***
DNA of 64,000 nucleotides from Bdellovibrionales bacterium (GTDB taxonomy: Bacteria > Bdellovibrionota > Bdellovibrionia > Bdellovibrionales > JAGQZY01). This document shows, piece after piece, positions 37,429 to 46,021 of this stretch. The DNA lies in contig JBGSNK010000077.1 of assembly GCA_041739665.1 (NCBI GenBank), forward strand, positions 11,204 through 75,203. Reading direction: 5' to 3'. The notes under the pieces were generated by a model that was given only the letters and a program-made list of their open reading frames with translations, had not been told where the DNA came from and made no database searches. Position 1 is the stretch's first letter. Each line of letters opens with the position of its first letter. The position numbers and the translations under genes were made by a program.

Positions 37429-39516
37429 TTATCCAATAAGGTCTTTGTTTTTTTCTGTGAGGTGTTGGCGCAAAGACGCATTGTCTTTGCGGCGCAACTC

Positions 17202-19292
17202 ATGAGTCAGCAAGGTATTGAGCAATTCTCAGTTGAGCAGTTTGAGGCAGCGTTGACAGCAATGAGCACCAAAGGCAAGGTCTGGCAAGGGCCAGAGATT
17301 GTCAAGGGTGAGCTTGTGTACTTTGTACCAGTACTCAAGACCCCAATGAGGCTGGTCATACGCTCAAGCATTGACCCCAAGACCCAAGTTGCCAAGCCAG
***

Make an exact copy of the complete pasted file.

DNA of 64,000 nucleotides from Bdellovibrionales bacterium (GTDB taxonomy: Bacteria > Bdellovibrionota > Bdellovibrionia > Bdellovibrionales > JAGQZY01). This document shows, piece after piece, positions 37,429 to 46,021 of this stretch. The DNA lies in contig JBGSNK010000077.1 of assembly GCA_041739665.1 (NCBI GenBank), forward strand, positions 11,204 through 75,203. Reading direction: 5' to 3'. The notes under the pieces were generated by a model that was given only the letters and a program-made list of their open reading frames with translations, had not been told where the DNA came from and made no database searches. Position 1 is the stretch's first letter. Each line of letters opens with the position of its first letter. The position numbers and the translations under genes were made by a program.

Positions 37429-39516
37429 TTATCCAATAAGGTCTTTGTTTTTTTCTGTGAGGTGTTGGCGCAAAGACGCATTGTCTTTGCGGCGCAACTC

Positions 17202-19292
17202 ATGAGTCAGCAAGGTATTGAGCAATTCTCAGTTGAGCAGTTTGAGGCAGCGTTGACAGCAATGAGCACCAAAGGCAAGGTCTGGCAAGGGCCAGAGATT
17301 GTCAAGGGTGAGCTTGTGTACTTTGTACCAGTACTCAAGACCCCAATGAGGCTGGTCATACGCTCAAGCATTGACCCCAAGACCCAAGTTGCCAAGCCAG